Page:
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Walsh County Press
Park River , North Dakota
October 27, 2021     Walsh County Press
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October 27, 2021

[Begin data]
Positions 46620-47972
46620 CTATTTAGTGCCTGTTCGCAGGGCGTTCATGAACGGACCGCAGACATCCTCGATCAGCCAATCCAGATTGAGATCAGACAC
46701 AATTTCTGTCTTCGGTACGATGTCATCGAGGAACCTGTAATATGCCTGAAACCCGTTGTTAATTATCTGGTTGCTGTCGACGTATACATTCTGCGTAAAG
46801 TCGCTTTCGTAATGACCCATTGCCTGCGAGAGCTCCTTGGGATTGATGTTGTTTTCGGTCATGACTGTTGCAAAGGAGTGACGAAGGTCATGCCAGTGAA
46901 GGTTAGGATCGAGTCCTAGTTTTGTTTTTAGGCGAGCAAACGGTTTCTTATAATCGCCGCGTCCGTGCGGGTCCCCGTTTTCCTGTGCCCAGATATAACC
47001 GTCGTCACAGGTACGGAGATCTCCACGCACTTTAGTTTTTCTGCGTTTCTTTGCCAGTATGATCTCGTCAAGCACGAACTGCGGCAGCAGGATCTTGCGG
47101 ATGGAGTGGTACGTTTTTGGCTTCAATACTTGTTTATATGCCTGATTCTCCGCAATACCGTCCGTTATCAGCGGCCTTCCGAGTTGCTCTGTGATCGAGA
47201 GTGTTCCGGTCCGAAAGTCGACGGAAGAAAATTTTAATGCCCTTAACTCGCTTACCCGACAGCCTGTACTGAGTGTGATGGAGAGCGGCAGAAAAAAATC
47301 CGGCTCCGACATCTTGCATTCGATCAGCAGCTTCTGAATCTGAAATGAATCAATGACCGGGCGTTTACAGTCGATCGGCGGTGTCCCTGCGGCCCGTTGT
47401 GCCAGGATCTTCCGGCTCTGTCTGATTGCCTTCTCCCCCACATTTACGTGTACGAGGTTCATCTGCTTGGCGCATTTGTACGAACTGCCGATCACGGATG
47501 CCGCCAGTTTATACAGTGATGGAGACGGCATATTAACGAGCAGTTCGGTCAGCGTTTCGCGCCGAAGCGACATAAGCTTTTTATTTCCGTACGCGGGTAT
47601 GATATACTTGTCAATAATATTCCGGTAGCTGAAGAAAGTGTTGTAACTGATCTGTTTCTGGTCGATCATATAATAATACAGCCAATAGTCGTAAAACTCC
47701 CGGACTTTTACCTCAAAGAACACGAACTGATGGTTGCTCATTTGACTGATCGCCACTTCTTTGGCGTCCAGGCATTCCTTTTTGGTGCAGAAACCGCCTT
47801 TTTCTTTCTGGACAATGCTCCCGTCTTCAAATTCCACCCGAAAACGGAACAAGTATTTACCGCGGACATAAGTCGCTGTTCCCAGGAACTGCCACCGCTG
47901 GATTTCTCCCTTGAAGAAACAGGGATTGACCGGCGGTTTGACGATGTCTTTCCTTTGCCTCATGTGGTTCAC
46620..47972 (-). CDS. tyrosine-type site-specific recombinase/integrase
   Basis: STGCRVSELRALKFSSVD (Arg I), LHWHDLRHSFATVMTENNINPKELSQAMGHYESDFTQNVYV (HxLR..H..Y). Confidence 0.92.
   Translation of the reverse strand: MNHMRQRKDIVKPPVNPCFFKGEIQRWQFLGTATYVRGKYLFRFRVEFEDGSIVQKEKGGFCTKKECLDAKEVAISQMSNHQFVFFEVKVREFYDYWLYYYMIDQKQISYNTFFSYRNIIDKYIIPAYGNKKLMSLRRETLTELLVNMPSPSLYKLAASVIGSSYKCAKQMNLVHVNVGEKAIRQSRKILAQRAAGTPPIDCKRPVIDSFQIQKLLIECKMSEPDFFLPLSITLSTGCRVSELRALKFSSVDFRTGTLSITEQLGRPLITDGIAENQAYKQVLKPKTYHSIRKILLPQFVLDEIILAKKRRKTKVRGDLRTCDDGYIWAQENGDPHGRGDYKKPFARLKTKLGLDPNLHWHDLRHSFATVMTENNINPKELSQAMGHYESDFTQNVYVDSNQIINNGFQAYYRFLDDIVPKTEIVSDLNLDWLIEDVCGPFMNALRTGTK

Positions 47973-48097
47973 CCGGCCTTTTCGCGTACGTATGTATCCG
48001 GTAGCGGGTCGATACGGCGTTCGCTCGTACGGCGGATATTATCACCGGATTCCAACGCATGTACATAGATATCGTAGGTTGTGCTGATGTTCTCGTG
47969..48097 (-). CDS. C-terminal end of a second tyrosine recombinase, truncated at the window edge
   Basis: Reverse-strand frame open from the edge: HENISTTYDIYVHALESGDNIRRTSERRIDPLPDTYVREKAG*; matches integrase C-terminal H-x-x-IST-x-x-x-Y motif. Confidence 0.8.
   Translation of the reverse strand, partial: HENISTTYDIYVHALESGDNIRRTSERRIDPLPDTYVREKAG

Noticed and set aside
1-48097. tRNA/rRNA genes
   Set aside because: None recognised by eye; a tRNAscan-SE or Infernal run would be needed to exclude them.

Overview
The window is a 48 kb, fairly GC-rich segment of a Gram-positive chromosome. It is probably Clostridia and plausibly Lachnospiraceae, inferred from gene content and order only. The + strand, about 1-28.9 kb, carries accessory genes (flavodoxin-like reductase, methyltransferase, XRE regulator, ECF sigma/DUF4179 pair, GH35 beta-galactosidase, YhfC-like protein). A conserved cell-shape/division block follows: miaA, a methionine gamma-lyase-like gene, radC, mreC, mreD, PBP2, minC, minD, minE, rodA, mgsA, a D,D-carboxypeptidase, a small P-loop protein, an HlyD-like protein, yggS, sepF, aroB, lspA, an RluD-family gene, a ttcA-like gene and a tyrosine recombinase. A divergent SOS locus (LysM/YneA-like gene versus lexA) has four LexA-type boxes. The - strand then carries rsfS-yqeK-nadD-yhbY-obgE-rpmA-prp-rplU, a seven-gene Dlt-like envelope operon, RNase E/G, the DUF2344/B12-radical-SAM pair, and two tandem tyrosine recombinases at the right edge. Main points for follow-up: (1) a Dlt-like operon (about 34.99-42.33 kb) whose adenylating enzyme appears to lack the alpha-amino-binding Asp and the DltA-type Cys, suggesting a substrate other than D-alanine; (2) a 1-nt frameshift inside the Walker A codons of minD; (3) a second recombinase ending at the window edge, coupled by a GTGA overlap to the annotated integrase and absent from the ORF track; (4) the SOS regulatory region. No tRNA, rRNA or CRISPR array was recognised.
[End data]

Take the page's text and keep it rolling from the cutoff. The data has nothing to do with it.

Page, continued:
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N... 4. w......,..,... my a. no. a-.. .. ..... ... ‘val'val c...» ... -Ww... . .. .0“... M..- . - .... ... .......,... .gmmn~-wuwpwwwmw~w.ur . PRESS PERSPECTIVES WALSH COUNTY PRESS - WEDNESDAY, OCTOBER 27, 202| Page 5 _, ..,._............ Murmur-10mm.»m-anmmiFWWmMWWmMWWW7~wiflélwrfiw#iiqfln;n;'.,w;.‘,i.1L.M;u~;.i .. .._.' M1... . 1‘ . . FROM THE EDITOR'S DESK... BY ALLISON OLIMB Eorron, WALSH COUNTY PRESS I sat and typed fiom the sidelines as I waited for my fivevyear—old to ride a mechanical bull. It was nice being at the fair again. This summer was one of the first ’ big activities we did as a family “post-pandemic”. We went to the Pembina County Fair. It still felt weird. It still felt like it was way too peopley and there was something it. is The Motive was Revenge October 25, 2021 —— A tenible tragedy took place on this date in 1913 near Ray, North Dakota. Three people were brutally shot down. The motive seems to have been revenge. The Dillon family farmed near Ray, in Williams County in western North Dakota. It was the second marriage for Mrs. Dillon. She ear- lier was married to Maurice Cul- bertson, who Mrs. Dillon divorced because of mental and physical cruelty. The former Mrs. Culbertson eventually married a Mr. Dillon from western North Dakota. She and her daughter from her first maniage then settled in to the fam- Editor ’s Note: David Adler Is column was unavailable this week. In its place is an editorial by North . Dakota Newspaper Association Executive Director Sarah E lmquist Squires The permanence of print in a changing world By Sarah Elmquist Squires NDNA executive director When I was in high school, we filed down to the library (before the rebranding of “media center” en- tered the landscape). We crowded around the fiont desk, the librarians eager to Show us something called the World Wide Web. “Pick a top- ic f— anything,” one said, and when urine of the gangly teenagers vol- unteered, she chose zebras. She cranked the enormous monitor around and showed us just type in the word, and you can get all the irr- formation you want, far more than our Dewey decimal system offers on these shelves. The ancient print- er started screeching, puttering out page after perforated page of entries on the striped animals. Today, the internet whizzes Silently in the background of near- ly all we do, be it banking or buy- ing or chatting with our friends and family. We rarely think about it in terms of the infrastructure system it is, nor how it was designed, or the limitations it poses when we rely on it for things great and small. For a brief moment a few weeks back, when the World of Facebook went dark, some were struck with a thought wait, all my family pho- tos, special memories what if they are erased? But then, before the day was done, the Facebook machine whirled back to life, and the idea that our intemet caches might ever be emptied fell to the wayside. We are in the early stages of a profound paradigm shift, as socie— ty moves from the system of care— fully indexed and preserved aca- demic and historical records in li- braries and museums, to casting the imprint of our lives and knowledge into the vast space of the intemet. But as Harvard law and computer sciences professor Jonathan Zittrain notes in his piece “The Internet Is Rotting” in The Atlantic, unlike the libraries and temples of the past, the intemet has no index, and despite our collective thoughts otherwise, a no guarantee of permanence. Schol— ars identify two terms — when con- tent is changed, it’s called “content drifting,” and when it’s eliminated Q) Riiihiirir‘m ( e ‘7 society” PM". Rum Another week over, why does the time seem to go by so fast? The weath- er sure has become fallish, our mom- ings are getting colder each day. To- day (Oct 21) as I drove to work here in Park River, the deer were terrible. I had to slow down 5 times to avoid the deer crossing the road and some poor guy had just hit one on Hwy 17 west of Park River. The weeks are so busy, especially due to covid and our county positiv- Vicki Best, Activity Director still too raw about it. We ripped off that band-aid with a fiill-on rodeo event that packed the grandstands from wall to wall, top to bottom. Up until that pOint, I had been riding on this paranoia of “we just need to get through the schOol year without getting sick or quarantined again.” It was a year ago that two of my :EMWEEWWWB. ily business of farming. Things ran smoothly for the Dillon family, until Mrs. Dillon’s first husband, Maurice Culbertson, again entered the picture. Appar- ently he had not gotten over the di- vorce and was now looking for re- venge. Seeking out his former wife and daughter had led Culbertson to the Dillon homestead. Finding Mr. Dil— lon alone in the barn, he inquired if he might spend the night with entirely, it’s known as “link rot.” It’s a fascinating piece, one that explores these topics in far greater detail than I could recount with au- thority. But the threat to “humani- ty’s collective knowledge” it ex- plores is far from just academic blather. It’s real. CNN Business just investigated the way that the demise of Adobe Flash destroyed “some of the most iconic 9/ 11 news cover- age” along with “other major events from the early days of online jour- nalism.” Just the other day I read about the city of Lewiston, Minn, a few miles from my former news- paper, the Winona Post. Lewiston was hit with a cyber attack a ran- somware attack that stole the city’s files and locked up its computers. It ultimately paid $60,000 l5 Bitu a v. i coin to‘ retrieve access to its data. It turns out that, if we want to en- sure that our most important records are maintained, unchanged, into the future, we need to make sure they are tethered to something more tangible than the vast and un- regulated world of the intemet. Zittrain and his colleagues in- vestigated the extent of link rot in 2014 and again last spring. The first study found that 50% of links em- bedded in US. Supreme Court opinions since 1996, when the first hyperlink was used, no longer func- tioned. A full 75% of the links found in the Harvard Law Review had rotted — disappeared — as well. Zittrain’s studies of thousands of sci- entific and govermnent websites, and the “link rot” and missing in- ' formation that plagues them, gave way to this pointed thought: That the design of the intemet creates “gaps of responsibility for maintaining valuable content that Others rely on and as tangible counterparts to online work fade, these gaps rep- resent actual holes in humanity’s knowledge.” As a journalist, these ideas beg plenty of questions. The thing that irmnediately comes to mind is what some politicians see as a way of sav- ing a few bucks in doing away with printing government records. “Just throw them on the website” is a con- cept that comes up during our leg- islative sessions, when legislators push bills that would have public notices simply added to the grave- yards of local governments’ web- sites, places few residents ever travel, and where there’s no real way to ensure they aren’t altered or eliminated. Since the beginning of Permanence Cont. page Happenings at Our Good Samaritan ity rating. We covid test twice a week, anything to help keep our resident safe. For baking this week we tried some— thing new, baked donuts. They seem to be the in thing to make. I love to check out Pinterest for new recipes and baked donuts are the new thing. We made Apple Donuts, Donuts, and Vanilla Cinnamon Donuts. They were ok, but nothing beats the good old fashioned flied donuts. We also had de- votions, bingo, rosary, fitness fun, Dakota Datebook On this day in North Dakota past kids were pulled from school as close contacts, required to quaran- tine for two weeks. Lily’s Halloween costume fiom last year still has the tags on. There was no testing available to them and it was just a sad, scary, wait-and—see game. That was around the time that everything here went sideways with no real window of what was coming up next . . . it was like driv- ing in the dark with paint on the windshield. We aren’t exactly in the dark anymore, but the light at the end of the tunnel is still a bit firrther down the road. Based on the accounts of a few them. After refusing Culbertson’s re— quest, Culbertson became angry and immediately fired four shots into Dillon’s back. Culbertson then rushed to the house, where he encountered his former wife running to the barn to investigate the Shots. Without a pause, he shot his former wife in the. chest. Going into the house, he found his daughter getting ready for bed. As she turned to face him, he shot the thirteen year old, who lat- locals, this COVID-l9 challenge still sounds like a battle I don’t have the time to take on. Fast forward to that mechanical bull and I swear for a second there, I almost believed the normal. There were a few masks. There was a little distancing. It was a world of difference from the non- fair fair from a year ago, but it still was not quite as big as the fairs of the past. This “post-pandemic” idea still has a little room for improvement. I appreciate everything that every- one involved in the fair did to 1111ka it happen, mechanical bull and a . Like " the Walsh County Press on Facebook er died without regaining con- sciouSness. Culbertson immediately headed for the nearby city of Ray. Think- ing no one would soon discover the ' bodies, he registered at a local ho- tel. The next day he hopped a bag- gage train heading east. Culbertson didn’t get far. He was arrested by the freight conductor who had received a tip that the mur- derer might be on his train Somehow, Mr. Dillon survived the shooting and was able to iden- tify Culbertson. Had it not been for a heavily armed posse and jail guard, the fien- zied citizens would probably have Dakota Datebook Cont page Leading the Horse to Water By Lloyd Omdahl While the rest of us are lament— ing the ignorance of the electorate, the North Dakota Council on the Hu- manities and the North Dakota NewspaperAssociationaretaldngre— ‘ medial action. They have been sponsoring a series of writings by President David Adler of The Alturas Institute in which he discusses the basics of the United State national government. Adler is well equipped to explain government, having ' books and 100 scholarly articles in the leading journals in his field. Adler Outstanding As a colleague in political science, I find his writing outstanding, giving clarity to the provisions of the Con- stitution. A number of North Dako- ta newspapers have been carrying his work. Ominously, Adler alleges that “without a broader public under- standing of the Constitution and deeper appreciation of the virtues and values of American Constitutional- ism, there is little reason to believe that the nation’s founding docu- ment will long endure.” Many polls and surveys have verified time after time the ignorance of the electorate. Proving Ignorance Citing one poll, Adler notes that one in three native-bom citizens fail the civic literacy tests while over 97 percent of immigrants pass. Only 25 percent of the people can name the three branches of government; 70 percent do not know that the Con- stitution is the supreme law of the land. Without a clear understanding of the implications of every article of the Constitution, “civic illiteracy casts a dark and foreboding shadow over the fiiture of our Democracy,” Adler as- serts. At present, most citizens depend on hearsay for their opinions. Prac- tically none have read the Constitu- tion, yet they expound on it as though they graduated from the Yale law school. Fodder for Gullible Because they haven’t taken time to learn basic civics, they are easy prey for the rumorrnongers and de— cervers. And the media on the left and the right are happy to provide fodder for :.:'t~.es~;;:‘:ararzéaéi t“ Y3 ,i a ~:» a watched the movies "the Bucket List" and "Halloween Town", made Hal- loween Treat Jars for each of the res- idents to receive on Halloween for craft day, read the Daily Chronicles and the ladies got to enjoy Ladies Night (menu was chicken cordon bleu, scal- loped potatoes, crockpot com and chocolate lasagna for dessert). I believe nobody went to their rooms hungry that night. This week we will have Men's Night, watch the movies "Casper", "the Haunted Mansion", and "Hocus Pocus", trying to get everyone in the Halloween frame of mind. For Tues- day baking, we made pumpkin bars written Six 1 the gullible. In North Dakota, we have saddled citizens with an impossible task of re— sponsible voting. . We are so election happy that we require intelligent votes for school districts, park districts, townships, counties and the state — something like 2,500 governments in all. North Dakota has more state- elected officials than all other states except South Carolina. And do our voters know the qualifications of each candidate and the track record of each incumbent? At your leisure, go down a city street and ask people at random who the state treasurer is? Or the agriculture commissioner? Too Many Elected Ifmost states can get by with five elected ofiicials, why does North Dakota need a dozen? Those with only administrative duties should be appointed and only those with pol- irilymaking powers should be elect— e . Then we expect intelligent voting on ballot measures. In most cases, voters go into the polls blind and play “eenie, menie, moe” with their de- cisions. From personal experience, it’s the language of the first 15 words that make a difference. Or some use the rule “if you don’t know, vote no”. Good measures have been de- feated and bad measures have passed because ballots were cast by voters who didn’t have a clue about the con- sequences. Horse Won’t Drink So the Newspaper Association and the Council on Humanities are bringing a partial cure for igno- rance with the writings of Dave Adler but there is a major problem underlying all of the ignorance. Even though provided with critical information for every citizen, we are confronted with the old adage that “you can lead a horse to water but you can’t make him drink.” I have never had any illusions about the number of readers of ed- itorial pages. Consequently, I won- der how many readers are pouring over Adler’s wisdom. v Because an uninformed elec— torate Slows decision-making, we may dally too long to save the re— public in this fast—moving era It is the Achilles Heel of our democracy. View? and whooper cookies (kinda like a chocolate chip cookie but using whoopers instead of chips). We will also have bingo, rosary, resident coun- cil, fitness fun, devotions, and the dai- ly chronicles. A Special thank you to those who took part in our book sale / bake sale, it was a great success. I know many missed having Nannette's donuts for sale. Wewill have tokeep that-inmind next year. A special thank you to everyone for helping to make our res. ident's days brighter. ' Please continue to stay healthy and safe and God Bless everyone. 10 Tips to Help Avoid Sticker Shock at the Grocery Store I went to the grocery store the other day on a more extended trip. I noticed that I only had three bags of groceries for the price I used to pay for four bags. I buy some of the same things and some different things every week. I had heard some media reports about increasing prices. Carrying my bags to our car hit home. When I visited with my neigh— bors, they were talking about food prices, unsolicited from me. “I didn’t buy that much and it came to $91 l” my neighbor ex- claimed. ~ My other neighbor listed sever- al foods she purchased while on a trip out of state. “The bill for those few items was $75,” she said. This conversation made me cu- rious about just how much prices have increased. I checked in with the US. De- partment of Agriculture Econom- ic Research Service (USDA ERS) to see if our casual observations agreed with data-based information from their nationwide economic analysis. The price of food away from home was 4.7% higher in August 2021 compared to August 2020. Food purchased from grocery stores was 3% higher in August 2021 than August 2020, according to the USDA ERS. Further, in 2022, we can expect an increase of up to 4% for food- away—from—home prices and 2.5% for food-at-home prices. Some food categories, especially protein foods, are growing at a faster rate of as much as 6%. These changes affect how many bags of groceries a consumer can buy on a given budget. However, based on the data, cooking and eating at home is less expensive than eating at a restau~ rant. What’s a sawy consumer to do when purchasing and preparing foods? We all need to eat, of course, and making healthful food choic- es plays a major role in our health. Plan meals a week or more at time. Meal planning helps relieve the stress of not knowing what to cook at the last minute. By planning meals with a variety of foods, your family is more likely to get all the nutrients needed each day. Planning Around Walsh County Extension Office Prairie Fare NDSU Extension Service By Julie Garden-Robinson, Food and Nutrition Specialist your menus helps you make use of the foods that are in season and/or on sale too. Check out the store specials on- line or on the flyers, and use the spe— cials to inspire your menus. Shop with a list and try to avoid the many temptations. Avoid shopping when exces— sively tired. When you are tired, you may be more likely to purchase convenience items and make poor food choices. If possible, shop alone and/or go only once a week. Children can prompt many purchases. They are known for their “pester power” ac- cording to food marketing spe— cialiSts. On the other hand, children can learn a lot about food during shopping trips. I used to let my chil- dren pick one item as we walked around the store. They were not al- ways happy about that rule, and sometimes they pondered their choice for a long time. I think they were trying to wear me down. Be sure to have a snack before going grocery shopping to pre- vent impulse buys. Most of us do not make the wisest choices when we are hungry. Compare the unit prices for the same product from different brands to determine the best size and brand for the money. Unit prices are the small labels on the front edge of the Shelves in the grocery store. However, remember that buying the larger amount with the smaller unit price might not always be your best decision. You may end up buying a product that you grow tired of eating, or the product may spoil before you eat it all. In general, avoid buying non- food items at the grocery store. Un- less they’re on sale, the prices of soaps, shampoos and paper prod— ucts can be inflated. Be aware of checkout counter mistakes. Look carefiilly at your re- ceipt to make sure you get the sale price on sale items. Check your change too. We have more resources at NDSU Extension and Extension staff to help. Check out https://www.ndsu.edu/food and see the section on “Food Preparation.” Resources include five weeks of budget-friendly meals, a series called “Pinchin’ Pennies in the Kitchen” and much more. Hungry for new recipes? I have Prairie Fare Cont page 9 ». -. x- * r .19 the County Park River 284-6624 By Extension Agent Brad Brummond Importing Weed Problems on the Ranch In this time of short feed sup- plies, our cattle producers are tempted to source cheap products fiom out of state and from some questionable sources in state. It is a sad day when we have to be afraid of the long—term ramifica- tions of buying cheap feed and pro- tein, but here we are. We also need to ask ourselves where our hay is coming from. Hay has long been a proven source of noxious weeds in North Dakota. I am not telling people not to buy this feed, but know the risks and possible long-term cost to your operation if you import Palmer Amaranth. Let’s first talk about hay. If I was buying hay, I would do a little re- search and find out where this hay is coming from. Palmer amaranth, Spotted knapweed, russian knap» weed, leafy spurge and musk this- tle would be my greatest concern. These noxious weeds can very easily be hidden in a shipment of hay. If you don’t know the source or at least checked out what nox- ious weeds are prone to this area, you could be importing a huge li- ability. We need to go into this eyes wide open. I would really be cau- tious of buying hay from areas that have a known palmer amaranth problem or spotted knapweed issue. These are two weeds, to my knowl- edge, we don’t have‘here and you don’t want to be credited for its in- troduction. Let’s talk about screenings. I was personally involved where large amounts of spotted knapweed seeds were introduced onto a poul- try operation through screenings and feed. It cost a pile of money and years of dedicated weed fight- ing to get this under control. I am not sure to this day, if it has com- pletely been eradicated on this land. The last time I saw the land it did look knapweed free. What are screenings? They are unusable hulls in sunflowers, splits in soy- . beans, the cracked corn, light and ‘ cracked wheat along with weed seeds. You get the weed seeds along with the good grain by prod- ucts. Here is the issue, even a couple of Palmer Amaranth seeds in the screenings goes a long way to an infestation. Running these ' weeds through the digestive system I of your cattle does not kill the ger- , mination on these weed Seeds. I would also be very cautious of buy— ing screenings locally with kochia in them, as we have a real resistance , issue with kochia in Walsh Coun- ‘ ty. I prefer to grow my own resist— ant weeds and not import them. 1 Here is my take on the matter. I, ‘ personally, would not be buying . screenings from areas infested with palmer amaranth. Buyer beware is a good way to i look at things. If you are offered these products, weigh the long—tenn ; risks to your operation along with the short-term gain. You may find that the short-term 'gain comes 1 with an unacceptable risk. I hope i I have helped evaluate your risk in ' purchased feed for your cattle op- ‘ eration. I grew up on a cattle ranch, so I know what kind of spot you are in this fall. Let us weigh all the facts when we make these de- cisions.